Her disappointment didn’t last long. Once she’d thrown herself into her work, thoughts of adventures and hopes of parties soon fled, replaced with the ins and outs of running the biggest library owned by any Circle of the Land tribe. It was rumored that there was a bigger library owned by one of the mountain tribes, but nobody in recent memory had seen it and so, as far as Keri was concerned, her library was the biggest, the jewel of the druid crown as it were. Currently, she was in the midst of rearranging the section on botany, taking the oldest and most worn books out for repair and checking the remaining books against the inventory. Even though books were thoroughly checked in and out and druids, by nature, extremely unlikely to steal, books still got mislaid. When you have a collection as large as the Sorbus druids had books tend to walk. Therefore most of Keridanyth’s time was spent inventorying the library. When she finished the botany section she intended to move onto the maps. Those hadn’t been touched for decades and, having put the job off time and again, Keri finally felt the time was right.
Somewhere around lunchtime, a small halfling druid interrupted Keridanyth’s work to present her with sandwiches. Without Euphemia dropping by daily to do this, Keri wouldn’t think to pause and eat. Euphemia didn’t hang around, just popped in long enough to make sure Keri stopped working at least long enough to put a sandwich in her face. For that reason, she was, as far as Keri was concerned, her best friend. Therefore it was not without disappointment that Euphemia’s visit passed without mention of birthdays, parties or adventures. It was the usual, in, food, out, done. Hurriedly stuffing sandwiches, Keri assumed this meant not that they had forgotten, just that whatever they had planned was clearly a really big secret. It was with this in mind that she started the afternoon job of inventorying the Sorbus tribes’ huge collection of maps. In no time at all, she was so focused on the task that she, again, forgot her hopes and disappointments. In fact, she was so absorbed in the task that she almost missed the letter that fluttered out of the book she was holding. Her awareness of it was nothing more than a fluttering on the periphery of her vision. As she looked down with a startled ‘oh’ she was surprised to see a thick, parchment envelope resting against her foot. She reached for it, feeling the texture of the vellum, marveling in the richness of it. Both sides of the envelope were blank, no sign of who it was intended for, or what might be inside. With a glance around, unnecessary, other than a brief visit from Euphemia, Keri was alone -she was always alone- Keri broke the plain wax seal and opened the letter.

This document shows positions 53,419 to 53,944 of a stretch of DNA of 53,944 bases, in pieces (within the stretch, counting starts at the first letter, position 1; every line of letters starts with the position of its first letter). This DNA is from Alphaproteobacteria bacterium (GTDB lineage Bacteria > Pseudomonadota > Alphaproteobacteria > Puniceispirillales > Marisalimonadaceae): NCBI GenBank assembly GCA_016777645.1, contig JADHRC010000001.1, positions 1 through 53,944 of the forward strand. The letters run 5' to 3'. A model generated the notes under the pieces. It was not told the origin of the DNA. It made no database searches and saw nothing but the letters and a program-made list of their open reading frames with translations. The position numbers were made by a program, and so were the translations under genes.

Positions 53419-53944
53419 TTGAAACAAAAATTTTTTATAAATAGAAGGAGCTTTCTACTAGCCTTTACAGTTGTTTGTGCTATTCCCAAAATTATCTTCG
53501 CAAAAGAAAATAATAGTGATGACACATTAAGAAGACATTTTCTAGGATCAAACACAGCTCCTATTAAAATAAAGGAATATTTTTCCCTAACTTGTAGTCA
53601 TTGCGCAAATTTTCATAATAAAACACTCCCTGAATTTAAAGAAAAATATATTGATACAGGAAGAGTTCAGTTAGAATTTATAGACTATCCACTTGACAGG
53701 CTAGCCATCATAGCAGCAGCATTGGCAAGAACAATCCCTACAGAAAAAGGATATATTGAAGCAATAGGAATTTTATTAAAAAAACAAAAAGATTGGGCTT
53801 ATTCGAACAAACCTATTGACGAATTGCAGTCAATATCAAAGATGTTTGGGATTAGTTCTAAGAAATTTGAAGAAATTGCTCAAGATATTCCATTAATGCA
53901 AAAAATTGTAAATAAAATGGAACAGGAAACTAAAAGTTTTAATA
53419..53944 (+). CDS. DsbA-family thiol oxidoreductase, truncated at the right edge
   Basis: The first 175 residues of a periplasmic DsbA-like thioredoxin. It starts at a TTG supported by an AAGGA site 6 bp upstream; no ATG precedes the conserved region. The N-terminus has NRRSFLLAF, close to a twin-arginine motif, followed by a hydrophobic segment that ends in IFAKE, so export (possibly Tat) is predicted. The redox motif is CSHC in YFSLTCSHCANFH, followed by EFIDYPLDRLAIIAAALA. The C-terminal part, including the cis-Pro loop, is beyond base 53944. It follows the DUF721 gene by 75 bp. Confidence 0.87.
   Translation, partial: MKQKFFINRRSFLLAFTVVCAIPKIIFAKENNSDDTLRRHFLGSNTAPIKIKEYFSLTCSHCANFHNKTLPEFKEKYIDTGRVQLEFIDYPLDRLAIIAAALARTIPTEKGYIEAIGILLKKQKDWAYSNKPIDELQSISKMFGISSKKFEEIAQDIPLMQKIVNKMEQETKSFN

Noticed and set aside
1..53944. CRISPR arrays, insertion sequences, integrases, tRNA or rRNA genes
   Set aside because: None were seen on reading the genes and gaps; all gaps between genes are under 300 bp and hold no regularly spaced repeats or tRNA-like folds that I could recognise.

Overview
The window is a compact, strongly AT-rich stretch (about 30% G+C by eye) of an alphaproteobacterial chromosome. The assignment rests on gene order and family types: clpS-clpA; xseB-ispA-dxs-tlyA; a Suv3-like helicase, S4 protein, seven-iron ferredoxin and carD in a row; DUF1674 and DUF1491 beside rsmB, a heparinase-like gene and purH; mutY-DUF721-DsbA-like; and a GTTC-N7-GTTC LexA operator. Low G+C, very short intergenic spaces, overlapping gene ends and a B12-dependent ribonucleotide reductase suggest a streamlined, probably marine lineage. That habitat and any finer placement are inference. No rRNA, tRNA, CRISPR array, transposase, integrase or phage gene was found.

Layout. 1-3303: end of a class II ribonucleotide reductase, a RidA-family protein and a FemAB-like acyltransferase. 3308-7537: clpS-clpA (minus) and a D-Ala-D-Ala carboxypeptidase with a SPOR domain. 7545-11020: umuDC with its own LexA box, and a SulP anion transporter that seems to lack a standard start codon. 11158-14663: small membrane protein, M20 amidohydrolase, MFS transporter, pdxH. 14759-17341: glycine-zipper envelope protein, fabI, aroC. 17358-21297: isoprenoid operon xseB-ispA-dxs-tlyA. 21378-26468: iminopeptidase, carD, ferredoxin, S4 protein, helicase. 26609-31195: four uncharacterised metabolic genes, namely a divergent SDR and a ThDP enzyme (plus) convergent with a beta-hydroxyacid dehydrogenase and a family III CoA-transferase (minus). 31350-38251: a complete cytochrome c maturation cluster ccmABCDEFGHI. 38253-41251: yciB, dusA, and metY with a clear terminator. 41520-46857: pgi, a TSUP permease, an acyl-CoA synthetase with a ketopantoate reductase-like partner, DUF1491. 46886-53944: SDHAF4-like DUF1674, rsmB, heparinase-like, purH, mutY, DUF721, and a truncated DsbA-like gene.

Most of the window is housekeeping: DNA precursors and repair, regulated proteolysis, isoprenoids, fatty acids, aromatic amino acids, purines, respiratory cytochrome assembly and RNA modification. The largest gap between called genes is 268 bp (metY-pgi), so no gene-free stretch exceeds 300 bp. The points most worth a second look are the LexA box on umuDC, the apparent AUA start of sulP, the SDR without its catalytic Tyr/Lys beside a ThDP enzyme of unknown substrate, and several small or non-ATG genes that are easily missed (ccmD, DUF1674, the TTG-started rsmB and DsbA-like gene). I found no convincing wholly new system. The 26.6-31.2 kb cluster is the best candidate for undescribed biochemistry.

It was written in three or four differing scripts. None of them looked even remotely familiar to Keridanyth. Admittedly she could only read a handful of languages fluently but recognized most others on sight. That left ancient languages or cants. Without being able to decipher it, she had no idea what it said or who it was for and yet she was certain it had been left for her. She gripped the parchment tightly, running her eyes endlessly over the unfamiliar hieroglyphs, the longer she stood, the more convinced she became. This letter had been left for her to find, today, this was the surprise, the potential adventure. Of course, it made complete sense. Nobody had interrupted her day or disturbed her because she had to find the letter. Any distractions would have meant she could have missed it. Her heart filled with joy she turned and rushed out of the library, still clutching the letter.